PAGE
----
Space Probes

Photo of the comet 67P/Churyumov–Gerasimenko taken by the Rosetta space probe on February 9, 2015 during its approach (Image ESA/Rosetta/NAVCAM)

Last Saturday, ESA’s Rosetta space probe made a flyby just 6 kilometers (about 4 miles) away from the comet 67P/Churyumov-Gerasimenko, which is becoming more and more active because the approach to the Sun is sublimating its water ice. This maneuver is an important moment in the Rosetta mission for the possible analyzes but also because it starts a new phase in which the probe will move away from the comet for its passage closest to the Sun in August 2015.

The Rosetta space probe’s flyby is the culmination of a series of maneuvers that started on February 4, 2015 when it abandoned the orbit in which he was flying, about 26 kilometers from the comet 67P/Churyumov-Gerasimenko. Initially, Rosetta moved away from the comet until it was 142 kilometers (about 88 miles) away then it moved close again and to reach the minimum distance on February 14.

A comparison of the map of Ligeia Mare on Titan before and after the application of despeckling (Image NASA/JPL-Caltech/ASI)

Since July 2014, NASA’s space probe Cassini has been accomplishing its mission exploring Saturn and its moons, including Titan. Its SAR (Synthetic Aperture Radar) instrument allowed to map almost half of the surface of this satellite, allowing to know its geological features like never before. Now these surveys can offer even more details thanks to a new technique that improves their quality.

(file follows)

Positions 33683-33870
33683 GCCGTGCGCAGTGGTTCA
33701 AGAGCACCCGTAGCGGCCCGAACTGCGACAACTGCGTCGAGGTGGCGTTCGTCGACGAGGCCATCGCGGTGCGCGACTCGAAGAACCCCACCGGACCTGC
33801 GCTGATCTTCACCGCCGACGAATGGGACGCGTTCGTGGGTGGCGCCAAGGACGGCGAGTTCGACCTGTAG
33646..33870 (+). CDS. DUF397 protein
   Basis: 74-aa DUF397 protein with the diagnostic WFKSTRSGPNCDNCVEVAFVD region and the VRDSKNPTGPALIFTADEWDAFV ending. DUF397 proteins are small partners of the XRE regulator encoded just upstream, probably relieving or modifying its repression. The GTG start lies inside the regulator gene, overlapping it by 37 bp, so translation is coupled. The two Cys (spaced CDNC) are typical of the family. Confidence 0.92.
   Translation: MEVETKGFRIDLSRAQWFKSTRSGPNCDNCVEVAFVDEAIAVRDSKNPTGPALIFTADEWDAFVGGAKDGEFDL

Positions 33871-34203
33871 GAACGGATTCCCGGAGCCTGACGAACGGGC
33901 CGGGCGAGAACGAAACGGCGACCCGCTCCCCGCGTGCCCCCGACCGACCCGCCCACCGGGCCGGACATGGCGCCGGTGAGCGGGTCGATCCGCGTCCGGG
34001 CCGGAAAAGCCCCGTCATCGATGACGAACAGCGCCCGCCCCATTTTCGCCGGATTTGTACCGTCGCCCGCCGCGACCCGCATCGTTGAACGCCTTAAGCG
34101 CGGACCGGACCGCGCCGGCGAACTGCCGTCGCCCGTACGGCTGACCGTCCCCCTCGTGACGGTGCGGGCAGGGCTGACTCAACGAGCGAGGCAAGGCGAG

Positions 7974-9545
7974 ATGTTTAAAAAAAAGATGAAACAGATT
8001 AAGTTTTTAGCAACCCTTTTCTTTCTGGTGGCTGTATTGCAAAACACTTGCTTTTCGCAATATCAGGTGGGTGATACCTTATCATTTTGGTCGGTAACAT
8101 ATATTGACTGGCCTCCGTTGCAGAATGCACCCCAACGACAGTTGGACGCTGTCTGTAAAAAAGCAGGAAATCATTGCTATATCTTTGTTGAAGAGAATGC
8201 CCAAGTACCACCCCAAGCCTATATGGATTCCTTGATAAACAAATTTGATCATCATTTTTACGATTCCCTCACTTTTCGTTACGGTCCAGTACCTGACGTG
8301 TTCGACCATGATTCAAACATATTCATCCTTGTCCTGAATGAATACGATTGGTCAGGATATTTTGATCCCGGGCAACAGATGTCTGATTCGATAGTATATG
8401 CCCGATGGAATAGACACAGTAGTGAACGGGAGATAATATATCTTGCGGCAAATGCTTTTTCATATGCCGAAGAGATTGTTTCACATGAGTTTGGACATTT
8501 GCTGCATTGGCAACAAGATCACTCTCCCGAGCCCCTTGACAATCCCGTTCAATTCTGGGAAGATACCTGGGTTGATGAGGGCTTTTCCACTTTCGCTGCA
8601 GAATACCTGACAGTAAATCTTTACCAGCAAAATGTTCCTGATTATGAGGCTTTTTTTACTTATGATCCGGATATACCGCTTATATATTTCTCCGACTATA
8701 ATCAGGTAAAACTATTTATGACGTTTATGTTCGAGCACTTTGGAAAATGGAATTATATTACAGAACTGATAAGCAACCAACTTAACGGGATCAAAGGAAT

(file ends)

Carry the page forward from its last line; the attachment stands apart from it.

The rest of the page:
The images created thanks to the Cassini space probe’s SAR are “grainy”, like photographs of limited quality. Scientists must strive to interpret the smaller geological features or to identify changes in images of the same area taken at different times. The new technique called despeckling by its developers is improving the situation.

Map of the polarisation of the Cosmic Microwave Background Radiation (Image ESA and the Planck Collaboration)

Nearly two years after presenting the best map ever made of the cosmic microwave background radiation, ESA revealed another map created using data collected by the Planck Surveyor space probe between 2009 and 2013. This new map shows the polarization of the cosmic microwave background radiation dating back to the early stages of the universe. It shows that the first stars started forming about 550 million years after the Big Bang, 100 million years later than previously thought.

Image of Pluto and Charon magnified four times to make them more visible (Image NASA/JHU APL/SwRI)

Yesterday, NASA released the first photographs of the dwarf planet Pluto and its main satellite Charon taken by the space probe New Horizons after its awakening. The spacecraft was still over 200 million kilometers (about 126 million miles) away from Pluto but February 4, 2015 was the 109th anniversary of the birth of Clyde Tombaugh, who in 1930 discovered the dwarf planet. A small portion of Tombaugh’s ashes were placed aboard New Horizons.